Abstract OBJECTIVES Atrioventricular valve replacement is the last option to treat the atrioventricular valve regurgitation in single ventricle. This study investigates the mid-term outcomes of the atrioventricular valve replacement based on the Japan Cardiovascular Surgery Database registry. METHODS From 2008 to 2014, 56 patients [34 males (61%) and 22 females (39%)] with a single ventricular circulation, underwent atrioventricular valve replacement. Questionnaires were collected to review operative data, mid-term mortality, morbidity and redo replacement. Risk factor analysis was performed by the Cox regression model for death and redo replacement. RESULTS Heterotaxy, a right systemic ventricle and a common atrioventricular valve was present in 46% (26/56), 64% and 57% of patients, respectively. The most common timings for atrioventricular valve replacement were the interstage between the second and third palliations (34%) and after the Fontan operation (34%). Twenty died during the 3.7 ± 2.6-year follow-up. Eleven received redo atrioventricular replacement. The cumulative incidences of redo atrioventricular valve replacement and survival at 3 years were 20% [95% confidence interval (CI) 9–30] and 66% (95% CI 55–80), respectively. Univariable Cox regression analysis revealed that a tricuspid valve was a risk factor for redo valve replacement [hazard ratio (HR) 6.76, 95% CI 1.79–25.6; P = 0.005] and that young age was a risk factor for death (HR 0.77, 95% CI 0.62–0.96; P = 0.019). Fourteen patients required a pacemaker implantation. CONCLUSIONS Valve replacement for uncontrollable atrioventricular valve regurgitation in single ventricular circulation was associated with a moderately high risk of death, redo replacement and pacemaker implantation, whereas valve replacement at a later period and with a larger prosthetic valve size was associated with low mortality. Congenital heart disease , Valve replacement , Single ventricle , Fontan INTRODUCTION Atrioventricular valve regurgitation is one of the risk factors for worse outcomes in a single ventricular circulation [1, 2]. Atrioventricular replacement is the last option to treat the atrioventricular regurgitation despite complications related to prosthesis implantation [3, 4]. However, a single ventricle was reported to be one of the predictors of death after atrioventricular valve replacement in children [5]. A paucity of the data is available regarding atrioventricular valve replacement in the single ventricle due to limited experience in a single institution [6]. This study evaluates the mid-term outcomes of atrioventricular valve replacement based on the Japan Cardiovascular Surgery Database registry (JCVSD). MATERIALS AND METHODS Patient demographics Patients with a single ventricular circulation who received prosthetic valve replacement in the systemic atrioventricular position were included. Exclusion criteria were biventricular or one and a half circulation. From 2008 to 2014, 56 patients (34 males and 22 females), with a median age at replacement operation of 2.1 years [interquartile range (IQR) 10 months–10.5 years] and a median weight of 8.7 kg (IQR 5.2–30.6), were included in this study. In contrast, 589 atrioventricular valve repairs in patients with a single ventricular physiology during the same period were registered but were not included in the study. The preoperative patient characteristics are summarized in Table 1. Table 1: Preoperative patient characteristics   Number (total = 56)  Percentage  Primary diagnosis       HLHS  7  13   Hypoplastic LV  1  2   Hypoplastic RV  1  2   SV        TAPVD  1  2    DILV  3  5    Heterotaxy  23  41    MA  4  7    DIRV  2  4    TA  1  2    Unbalanced AVSD  8  14    Other  5  9  Systemic ventricle       RV  36  64   Indeterminate (including AVSD)  14  25   LV  6  11  Valve type       Common AV valve  32  57   Tricuspid valve  19  34   Mitral valve  5  9  Heterotaxy  26  46   Asplenia  11  20   Polysplenia  3  5   Unknown  12  21  Preoperative echo measurement       AV valve regurgitation grade        None  0  0    Mild  0  0    Moderate  23  41    Severe  32  57    Unknown  1  2   AV valve stenosis velocity (m/s)        None  41  73    <2  10  18    2–3  2  4    Unknown  3  5   EF (%)        <40  10  18    41–50  18  32    51–70  22  39    >70  3  5    Unknown  3  5    Number (total = 56)  Percentage  Primary diagnosis       HLHS  7  13   Hypoplastic LV  1  2   Hypoplastic RV  1  2   SV        TAPVD  1  2    DILV  3  5    Heterotaxy  23  41    MA  4  7    DIRV  2  4    TA  1  2    Unbalanced AVSD  8  14    Other  5  9  Systemic ventricle       RV  36  64   Indeterminate (including AVSD)  14  25   LV  6  11  Valve type       Common AV valve  32  57   Tricuspid valve  19  34   Mitral valve  5  9  Heterotaxy  26  46   Asplenia  11  20   Polysplenia  3  5   Unknown  12  21  Preoperative echo measurement       AV valve regurgitation grade        None  0  0    Mild  0  0    Moderate  23  41    Severe  32  57    Unknown  1  2   AV valve stenosis velocity (m/s)        None  41  73    <2  10  18    2–3  2  4    Unknown  3  5   EF (%)        <40  10  18    41–50  18  32    51–70  22  39    >70  3  5    Unknown  3  5  AV: atrioventricular; AVSD: atrioventricular septal defect; DILV: double inlet left ventricle; DIRV: double inlet right ventricle; EF: ejection fraction; HLHS: hypoplastic left heart syndrome; LV: left ventricle; MA: mitral atresia; RV: right ventricle; SV: single ventricle; TA: tricuspid atresia; TAPVD: total anomalous pulmonary venous drainage. Table 1: Preoperative patient characteristics   Number (total = 56)  Percentage  Primary diagnosis       HLHS  7  13   Hypoplastic LV  1  2   Hypoplastic RV  1  2   SV        TAPVD  1  2    DILV  3  5    Heterotaxy  23  41    MA  4  7    DIRV  2  4    TA  1  2    Unbalanced AVSD  8  14    Other  5  9  Systemic ventricle       RV  36  64   Indeterminate (including AVSD)  14  25   LV  6  11  Valve type       Common AV valve  32  57   Tricuspid valve  19  34   Mitral valve  5  9  Heterotaxy  26  46   Asplenia  11  20   Polysplenia  3  5   Unknown  12  21  Preoperative echo measurement       AV valve regurgitation grade        None  0  0    Mild  0  0    Moderate  23  41    Severe  32  57    Unknown  1  2   AV valve stenosis velocity (m/s)        None  41  73    <2  10  18    2–3  2  4    Unknown  3  5   EF (%)        <40  10  18    41–50  18  32    51–70  22  39    >70  3  5    Unknown  3  5    Number (total = 56)  Percentage  Primary diagnosis       HLHS  7  13   Hypoplastic LV  1  2   Hypoplastic RV  1  2   SV        TAPVD  1  2    DILV  3  5    Heterotaxy  23  41    MA  4  7    DIRV  2  4    TA  1  2    Unbalanced AVSD  8  14    Other  5  9  Systemic ventricle       RV  36  64   Indeterminate (including AVSD)  14  25   LV  6  11  Valve type       Common AV valve  32  57   Tricuspid valve  19  34   Mitral valve  5  9  Heterotaxy  26  46   Asplenia  11  20   Polysplenia  3  5   Unknown  12  21  Preoperative echo measurement       AV valve regurgitation grade        None  0  0    Mild  0  0    Moderate  23  41    Severe  32  57    Unknown  1  2   AV valve stenosis velocity (m/s)        None  41  73    <2  10  18    2–3  2  4    Unknown  3  5   EF (%)        <40  10  18    41–50  18  32    51–70  22  39    >70  3  5    Unknown  3  5  AV: atrioventricular; AVSD: atrioventricular septal defect; DILV: double inlet left ventricle; DIRV: double inlet right ventricle; EF: ejection fraction; HLHS: hypoplastic left heart syndrome; LV: left ventricle; MA: mitral atresia; RV: right ventricle; SV: single ventricle; TA: tricuspid atresia; TAPVD: total anomalous pulmonary venous drainage. Diagnosis Patients were classified into 1 of the 12 primary diagnoses of single ventricular circulation. Heterotaxy in single ventricle was the most common, followed by unbalanced atrioventricular septal defect and hypoplastic left heart syndrome. Data collection Data on the patients’ preoperative clinical features, operations, postoperative course, late events and survival were obtained through a detailed review of medical records from each institution. These early postoperative data were transmitted to the JCVSD. The JCVSD currently collects clinical information from 82 Japanese institutions specializing in congenital heart disease, covering almost all major congenital heart surgery programmes in Japan. Each participating hospital has received the appropriate approval from the respective institutional review board. Patients who matched the above criteria were identified from the JCVSD database, and questionnaires were sent to the participating institutions and the answers were collected. All the analyses was carried out in a blinded fashion, through the JCVSD. Statistical analyses Statistical analyses were performed with XLSTAT software (version 19.03., Addinsoft SARL, Paris, France) and in R (version 3.3.2; http://www.r-project.org/). Continuous variables are presented as a median (IQR) for skewed distributions or mean (± standard deviation) for normally distributed variables. Survival was assessed by the Kaplan–Meier method and the cumulative incidence was estimated for redo replacement with death as a competing risk. Each time-to-event was measured from the date of the atrioventricular valve (AVV) replacement procedure. The median follow-up time was estimated with the Kaplan–Meier method using the censoring distribution. Cox regression models for survival and redo replacement (cause-specific Cox regression) were used for univariable risk factor analysis. Due to lack of significance or a small number of events, multivariable analysis was not possible. The proportional hazards assumption was assessed based on the method of Harrell–Lee and via diagnostic plots. For patients without reoperation or death, freedom from reoperation or death was censored at their last known alive date, with the last date of follow-up recorded in April 2017. Patient follow-up was 100% for the corresponding patients. RESULTS Ninety-six percent (25/26) of institutions responded to the questionnaires. The median follow-up period was 5.0 years (IQR 3.4–6.4 years, measured from those alive at last follow-up). Timing and urgency of the atrioventricular valve replacement The timing of the atrioventricular valve replacement varied from the first palliation to after the third palliation (Fontan) (Table 2). The most common timing was the interstage between the second and third palliations, and after the Fontan operation, both in 19 patients (34%), followed by the interstage between the first and second palliations in 8 patients (14%). Five (9%) and 3 (5%) patients underwent atrioventricular valve replacement along with a second (bidirectional cavopulmonary shunt) or third (Fontan) operation. Concerning urgency of surgery, the majority of patients (48 patients, 86%), underwent the scheduled surgery, whereas 3 (5%) and 5 patients (9%) were operated on an emergency or urgent (within 48 h) basis. Table 2: Timing and urgency of atrioventricular valve replacement Variables  Number (total = 56)  Percentage  Timing       1st palliation  2  4   Interstage 1st–2nd  8  14   2nd palliation (BCPS)  5  9   Interstage 2nd–3rd  19  34   3rd palliation (Fontan)  3  5   Post 3rd palliation (Fontan)  19  34  Urgency of the surgery       Scheduled  48  86   Urgent  5  9   Emergent  3  5  Variables  Number (total = 56)  Percentage  Timing       1st palliation  2  4   Interstage 1st–2nd  8  14   2nd palliation (BCPS)  5  9   Interstage 2nd–3rd  19  34   3rd palliation (Fontan)  3  5   Post 3rd palliation (Fontan)  19  34  Urgency of the surgery       Scheduled  48  86   Urgent  5  9   Emergent  3  5  BCPS: bidirectional cavopulmonary shunt. Table 2: Timing and urgency of atrioventricular valve replacement Variables  Number (total = 56)  Percentage  Timing       1st palliation  2  4   Interstage 1st–2nd  8  14   2nd palliation (BCPS)  5  9   Interstage 2nd–3rd  19  34   3rd palliation (Fontan)  3  5   Post 3rd palliation (Fontan)  19  34  Urgency of the surgery       Scheduled  48  86   Urgent  5  9   Emergent  3  5  Variables  Number (total = 56)  Percentage  Timing       1st palliation  2  4   Interstage 1st–2nd  8  14   2nd palliation (BCPS)  5  9   Interstage 2nd–3rd  19  34   3rd palliation (Fontan)  3  5   Post 3rd palliation (Fontan)  19  34  Urgency of the surgery       Scheduled  48  86   Urgent  5  9   Emergent  3  5  BCPS: bidirectional cavopulmonary shunt. Type and size of the prosthesis Among 56 patients, 4 patients (7%) received a bioprosthetic valve whereas the majority of the patients (52 patients, 93%) received a mechanical valve. The choice of the prosthesis was based on institutional or surgeon policy. A variety of prosthesis sizes was selected for the atrioventricular valve replacement, ranging from 16 to 33 mm (Fig. 1). A 23-mm prosthesis was most commonly used in 12 patients. All patients who received a prosthesis of more than 27 mm in size, survived. Figure 1: View largeDownload slide Valve size and mortality. Figure 1: View largeDownload slide Valve size and mortality. Surgery and postoperative anticoagulation management Cardiopulmonary bypass and cross-clamp times were 187 ± 74 and 83 ± 41 min, respectively. Circulatory arrest and ventricular fibrillation were used during the bypass in 2 and 2 patients, respectively. Redo atrioventricular valve replacement During the follow-up period, 11 patients required a second atrioventricular valve replacement at a median time of 90 days (IQR 13 days–9.4 months) after the first. Cumulative incidence of redo atrioventricular valve replacement at 3 years was 20% [95% confidence interval (CI) 9–30%] (Fig. 2). Univariable analysis revealed that the tricuspid valve [hazard ratio (HR) 6.76, 95% CI 1.79–25.6; P = 0.005] and the interstage between the second and third palliations (HR 4.28, 95% CI 1.25–14.6; P = 0.021) were risk factors for redo atrioventricular valve replacement (Table 3). The reasons for the redo replacement were clot formation in the prosthesis in 6 (55%), malfunction of the valve in 3 (27%) and haemolysis in 1 (9%). Table 3: Univariable Cox regression models: cause-specific Cox regression model for freedom from redo replacement Variablesa  HR (95% CI)  P-value  Age (per year increase)  0.90 (0.80–1.02)  0.10  T valve  6.76 (1.79–25.62)  0.005  Size (per mm increase)  0.86 (0.73–1.01)  0.073  Interstage 2–3  4.28 (1.25–14.64)  0.021  Post 3rd stage  0.16 (0.02–1.21)  0.076  Variablesa  HR (95% CI)  P-value  Age (per year increase)  0.90 (0.80–1.02)  0.10  T valve  6.76 (1.79–25.62)  0.005  Size (per mm increase)  0.86 (0.73–1.01)  0.073  Interstage 2–3  4.28 (1.25–14.64)  0.021  Post 3rd stage  0.16 (0.02–1.21)  0.076  a Proportional hazards assumption was met for each variable. CI: confidence interval; HR: hazard ratio; T valve: tricuspid valve. Table 3: Univariable Cox regression models: cause-specific Cox regression model for freedom from redo replacement Variablesa  HR (95% CI)  P-value  Age (per year increase)  0.90 (0.80–1.02)  0.10  T valve  6.76 (1.79–25.62)  0.005  Size (per mm increase)  0.86 (0.73–1.01)  0.073  Interstage 2–3  4.28 (1.25–14.64)  0.021  Post 3rd stage  0.16 (0.02–1.21)  0.076  Variablesa  HR (95% CI)  P-value  Age (per year increase)  0.90 (0.80–1.02)  0.10  T valve  6.76 (1.79–25.62)  0.005  Size (per mm increase)  0.86 (0.73–1.01)  0.073  Interstage 2–3  4.28 (1.25–14.64)  0.021  Post 3rd stage  0.16 (0.02–1.21)  0.076  a Proportional hazards assumption was met for each variable. CI: confidence interval; HR: hazard ratio; T valve: tricuspid valve. Figure 2: View largeDownload slide Cumulative incidence of redo replacement. AV: atrioventricular; CI: confidence interval. Figure 2: View largeDownload slide Cumulative incidence of redo replacement. AV: atrioventricular; CI: confidence interval. Mortality During the follow-up period, 20 patients died, whereas of the 11 patients with redo surgery, 5 subsequently died. The smallest child, a 2-month-old girl weighing 2.9 kg, received a 17 mm mechanical prosthesis but died on the day of the operation. Freedom from death at 3 years was 66% (95% CI 55–80%) (Fig. 3). Univariable analysis revealed that a younger age (HR 0.77, 95% CI 0.62–0.96; P = 0.019) and a smaller prosthesis size (HR 0.85, 95% CI 0.75–0.96; P = 0.01) were risk factors for death (Table 4). Table 4: Univariable Cox regression models: Cox regression model for freedom from death Variablesa  HR (95% CI)  P-value  Age (per year increase)  0.77 (0.62–0.96)  0.019  T valve  1.91 (0.79–4.62)  0.15  Size (per mm increase)  0.85 (0.75–0.96)  0.010  Interstage 2–3  0.89 (0.34–2.33)  0.82  Post 3rd stage  0.57 (0.21–1.58)  0.28  Variablesa  HR (95% CI)  P-value  Age (per year increase)  0.77 (0.62–0.96)  0.019  T valve  1.91 (0.79–4.62)  0.15  Size (per mm increase)  0.85 (0.75–0.96)  0.010  Interstage 2–3  0.89 (0.34–2.33)  0.82  Post 3rd stage  0.57 (0.21–1.58)  0.28  a Proportional hazards assumption was met for each variable. CI: confidence interval; HR: hazard ratio; T valve: tricuspid valve. Table 4: Univariable Cox regression models: Cox regression model for freedom from death Variablesa  HR (95% CI)  P-value  Age (per year increase)  0.77 (0.62–0.96)  0.019  T valve  1.91 (0.79–4.62)  0.15  Size (per mm increase)  0.85 (0.75–0.96)  0.010  Interstage 2–3  0.89 (0.34–2.33)  0.82  Post 3rd stage  0.57 (0.21–1.58)  0.28  Variablesa  HR (95% CI)  P-value  Age (per year increase)  0.77 (0.62–0.96)  0.019  T valve  1.91 (0.79–4.62)  0.15  Size (per mm increase)  0.85 (0.75–0.96)  0.010  Interstage 2–3  0.89 (0.34–2.33)  0.82  Post 3rd stage  0.57 (0.21–1.58)  0.28  a Proportional hazards assumption was met for each variable. CI: confidence interval; HR: hazard ratio; T valve: tricuspid valve. Figure 3: View largeDownload slide Kaplan–Meier freedom from death. AV: atrioventricular; CI: confidence interval. Figure 3: View largeDownload slide Kaplan–Meier freedom from death. AV: atrioventricular; CI: confidence interval. Postoperative complications Permanent pacemaker implantation was required in 14 patients (25%). Bleeding was noted in 8 (14%). Extracorporeal membrane oxygenation was necessary in 7 patients (13%) after the operation. Other complications included sepsis in 4 (7%), chylothorax in 2 (5%), renal failure in 2 (5%) and haemolysis in 1 patient (2%). No patient underwent an orthotopic heart transplant. DISCUSSION Valvular function continuously worsens in patients with a common atrioventricular valve during the single ventricle palliation period unless repair is performed at an appropriate time [7]. Although various techniques have been attempted to prevent atrioventricular valve regurgitation [1, 2, 8], valve replacement is the last available option to treat uncontrollable atrioventricular valve regurgitation [9]. Valve replacement is, however, accompanied with comorbidities, such as clot formation leading to valve malfunction, thromboembolism, and risk of bleeding [3, 4]. In the present study, 9 out of 56 patients (16%) experienced a clot in the prosthesis or valve malfunction, which is probably due to difficulties in controlling the parameters, prothrombin time and international normalized ratio control, for small children. Generally, the long-term survival after the mitral valve replacement is worse than after repair in children [10]. Furthermore, valve replacement at the atrioventricular valve position may result in deteriorating ventricular function due to the fact that excision of the subvalvular apparatus and papillary muscles is sometimes necessary [11]. Patients in Fontan circulation whose ventricular function is deteriorating and whose end-diastolic volume is elevated, are at a higher risk of death [12]. In our study, half of the patients exhibited impaired ventricular function with an ejection fraction of less than 50%. Given that the atrioventricular valve regurgitation often causes ejection fraction to be overestimated, these patients were considered to be at a higher risk. An earlier timing for intervention when the ventricular function is still preserved may bring about better outcomes. In children, replacement with a smaller prosthesis would require further replacements as the child grows. Brown et al. [5] described the result of mitral valve replacement in children, suggesting that a univentricular heart was one of the predictors of death. For these reasons, atrioventricular valve replacement in patients with a single ventricular circulation is likely to be avoided. The long-term results of the atrioventricular valve replacement have rarely been reported due to the limited number of cases in a single institution [9]. The JCVSD registry consists of 82 cardiac centres that provide the perioperative clinical data [13, 14], and the database can be used to analyse outcomes in a particular patient group of interest. The result obtained from the present study contains important information about patients with a single ventricular circulation, undergoing atrioventricular valve replacement. First, we found that nearly 50% of the patients had heterotaxy. Among these patients, asplenia was most common (11 patients, 20%) followed by polysplenia (3 patients, 5%). Jacobs [15] described complications associated with heterotaxy in Fontan patients, such as problems with variable anatomy of the sinus node and conduction system, potential obstruction of pulmonary venous return, and tendency for development of atrioventricular valve regurgitation. Bhaskar et al. [16], from the Melbourne group, described the survival of patients with atrial isomerism undergoing cardiac surgery. They reported that among 182 patients with isomerism, 49 (47%) with left atrial isomerism (polysplenia) and 60 (77%) right atrial isomerism (asplenia) were directed to single ventricle palliation. One of the independent predictors of mortality was asplenia, and survival was better for patients with the left rather than the right atrial isomerism. Among 26 heterotaxy patients with single ventricular circulation in our study, 10 died. In the present study, a right systemic ventricle was most common (36 patients, 64%), followed by atrioventricular septal defect type ventricle (14 patients, 25%), and a left systemic ventricle was the least (6 patients, 11%). This result was reasonable, as a right systemic ventricle is more likely to cause valve insufficiency by the pressure or volume overload [2]. Regarding the replaced anatomical valve, a common atrioventricular valve was most common (32 patients, 57%). This result was also consistent with a previous report by King et al. [7], wherein the unbalanced atrioventricular valve is found to experience a continual decline in valve function. In terms of the timing of the atrioventricular valve replacement, the interstage between the second and third palliations, and after Fontan operation were the most common (both 34%), and showed the highest risk for redo replacement. This result was assumingly because the survivors of the atrioventricular valve replacement during the inter-stage between second and third palliations will need a size-up at later stages while 1 patient out of 19 received the redo valve replacement after the Fontan procedure. As for the urgency of the surgery, although the majority of procedures (86%) were scheduled, 5 (9%) and 3 (5%) patients had to undergo emergency or urgency surgery, respectively. Of these 8 patients, 4 patients died after the valve replacement (201 days in median, IQR 52 days–1.90 years). Although a mechanical prosthesis was chosen in most patients, 4 received bioprosthetic valves ranging from 16 to 29 mm in size. Of those, 1 patient, who was diagnosed with asplenia with unbalanced atrioventricular septal defect, died 565 days after the valve replacement in the interstage between the second and third palliations. Younger age and smaller size were found to be significant risk factors for death. The most common valve size was 23 mm, and there was no mortality in patients who received a valve with the size of 27 mm and larger. Of the 7 patients who received extracorporeal membrane oxygenation, 5 had right ventricle (RV) systemic chamber, and 4 died 1–71 days after the operation. Of these 4 who died, 3 had small prosthetic valves ranging from 16 to 18 mm in size. Caldarone et al. [17] previously described the long-term results after mitral valve replacement in children aged less than 5 years, stressing that an increased ratio of prosthetic valve size to patient weight was one of the multivariable predictors of death. Therefore, an appropriately-sized prosthesis should be selected at the time of the atrioventricular valve replacement. With regard to the redo valve replacement, 11 patients required a second valve replacement. A tricuspid valve was associated with the risk of a redo valve replacement. Patients with a smaller valve may eventually need a larger prosthesis. Kanter et al. [18] reported the result of redo mitral valve replacement in children with low morbidity. However, in their series, in addition to the results of the systemic valve of the biventricular heart, a surprisingly high percentage of patients underwent heart transplants. In Japan, however, the chance of a heart transplant for children is extremely limited [19] and patients with a single ventricular circulation, especially younger children with a ventricular assist device, who aim for a heart transplant, face a very high hurdle. Pacemaker implantation was the most common comorbidity (25%); for those who needed pacemaker implantation, the size of the valve ranged from 16 to 25 mm. Of those, 6 patients (42%), with a prosthesis size between 17 and 22 mm, died. Patients who received a smaller prosthesis were more likely to need a pacemaker and be associated with high mortality. Considering these results, older children without heterotaxy syndrome would make good candidates for an atrioventricular valve replacement with a larger-sized valve, while ventricular function is still preserved. Limitations This study was based on the answers to the questionnaires, from 96% of all participating institutions. Also, the study is limited by its retrospective nature, and its short follow-up period. As this is a multi-institutional study, there is bias in terms of procedure, decision-making and institution or surgeon preferences. We could not evaluate differences in product type of the prosthesis or postoperative cardiac function. CONCLUSION Valve replacement for uncontrollable atrioventricular valve regurgitation in patients with a single ventricular circulation is one of the last available options, entailing a moderately high risk of death, redo replacement, and pacemaker implantation. Valve replacement in a later period with a larger prosthetic valve size had low mortality. Therefore, older children without heterotaxy syndrome would be good candidates for the atrioventricular valve replacement with a larger-sized valve, while the ventricular function is still preserved. ACKNOWLEDGEMENTS We thank all participating institutions for supplying clinical data for the study and the JCVSD for providing technical support. Conflict of interest: none declared. REFERENCES 1 Sano S, Fujii Y, Arai S, Kasahara S, Tateishi A. Atrioventricular valve repair for patient with heterotaxy syndrome and a functional single ventricle. Semin Thorac Cardiovasc Surg Pediatr Card Surg Annu  2012; 15: 88– 95. Google Scholar CrossRef Search ADS PubMed  2 Tsang VT, Raja SG. Tricuspid valve repair in single ventricle: timing and techniques. Semin Thorac Cardiovasc Surg Pediatr Card Surg Annu  2012; 15: 61– 8. Google Scholar CrossRef Search ADS PubMed  3 Kojori F, Chen R, Caldarone CA, Merklinger SL, Azakie A, Williams WG et al.   Outcomes of mitral valve replacement in children: a competing-risks analysis. J Thorac Cardiovasc Surg  2004; 128: 703– 9. Google Scholar CrossRef Search ADS PubMed  4 Bradley SM, Sade RM, Crawford FA, Stroud MR. 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This article is published and distributed under the terms of the Oxford University Press, Standard Journals Publication Model (https://academic.oup.com/journals/pages/about_us/legal/notices)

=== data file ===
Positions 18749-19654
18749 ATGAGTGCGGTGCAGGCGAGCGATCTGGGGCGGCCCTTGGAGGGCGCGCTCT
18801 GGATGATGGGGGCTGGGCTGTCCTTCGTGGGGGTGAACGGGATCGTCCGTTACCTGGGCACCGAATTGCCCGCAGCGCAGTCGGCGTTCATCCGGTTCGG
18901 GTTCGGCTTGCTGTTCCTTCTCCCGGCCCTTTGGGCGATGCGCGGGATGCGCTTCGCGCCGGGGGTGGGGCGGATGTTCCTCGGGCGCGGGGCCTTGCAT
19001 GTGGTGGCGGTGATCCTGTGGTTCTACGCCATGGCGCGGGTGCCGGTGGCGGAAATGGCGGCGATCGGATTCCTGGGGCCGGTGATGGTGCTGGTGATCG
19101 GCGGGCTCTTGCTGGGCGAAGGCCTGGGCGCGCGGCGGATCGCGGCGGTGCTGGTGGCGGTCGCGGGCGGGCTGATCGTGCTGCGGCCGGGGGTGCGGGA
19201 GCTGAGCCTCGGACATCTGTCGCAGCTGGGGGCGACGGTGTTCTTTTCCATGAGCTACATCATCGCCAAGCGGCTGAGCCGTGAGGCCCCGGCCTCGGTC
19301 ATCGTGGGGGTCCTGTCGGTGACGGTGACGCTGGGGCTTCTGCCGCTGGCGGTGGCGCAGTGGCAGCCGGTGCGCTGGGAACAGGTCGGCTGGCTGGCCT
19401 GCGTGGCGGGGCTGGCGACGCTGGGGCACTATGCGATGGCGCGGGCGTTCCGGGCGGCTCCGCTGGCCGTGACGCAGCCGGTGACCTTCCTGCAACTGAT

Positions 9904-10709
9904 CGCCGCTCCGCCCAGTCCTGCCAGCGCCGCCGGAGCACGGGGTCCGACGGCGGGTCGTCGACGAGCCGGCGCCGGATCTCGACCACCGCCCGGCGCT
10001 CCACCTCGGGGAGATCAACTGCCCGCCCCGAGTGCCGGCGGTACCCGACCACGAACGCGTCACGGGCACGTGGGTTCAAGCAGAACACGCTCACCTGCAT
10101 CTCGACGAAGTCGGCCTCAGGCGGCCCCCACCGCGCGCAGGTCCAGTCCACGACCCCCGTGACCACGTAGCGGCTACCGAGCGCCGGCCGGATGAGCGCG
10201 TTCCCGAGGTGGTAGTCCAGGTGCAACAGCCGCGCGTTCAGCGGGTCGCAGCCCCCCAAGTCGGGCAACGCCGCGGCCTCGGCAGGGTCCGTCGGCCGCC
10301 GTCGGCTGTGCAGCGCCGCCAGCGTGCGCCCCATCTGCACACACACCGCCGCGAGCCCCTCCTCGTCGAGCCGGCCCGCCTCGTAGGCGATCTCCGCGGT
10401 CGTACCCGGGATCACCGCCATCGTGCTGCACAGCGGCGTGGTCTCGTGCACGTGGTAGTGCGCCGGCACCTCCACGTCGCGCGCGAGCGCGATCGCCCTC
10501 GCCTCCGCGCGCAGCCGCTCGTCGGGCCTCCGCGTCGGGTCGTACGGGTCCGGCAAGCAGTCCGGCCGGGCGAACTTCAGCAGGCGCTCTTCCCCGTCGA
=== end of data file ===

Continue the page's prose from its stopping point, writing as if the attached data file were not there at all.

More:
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Interactive CardioVascular and Thoracic SurgeryOxford University Press

Published: Jun 2, 2018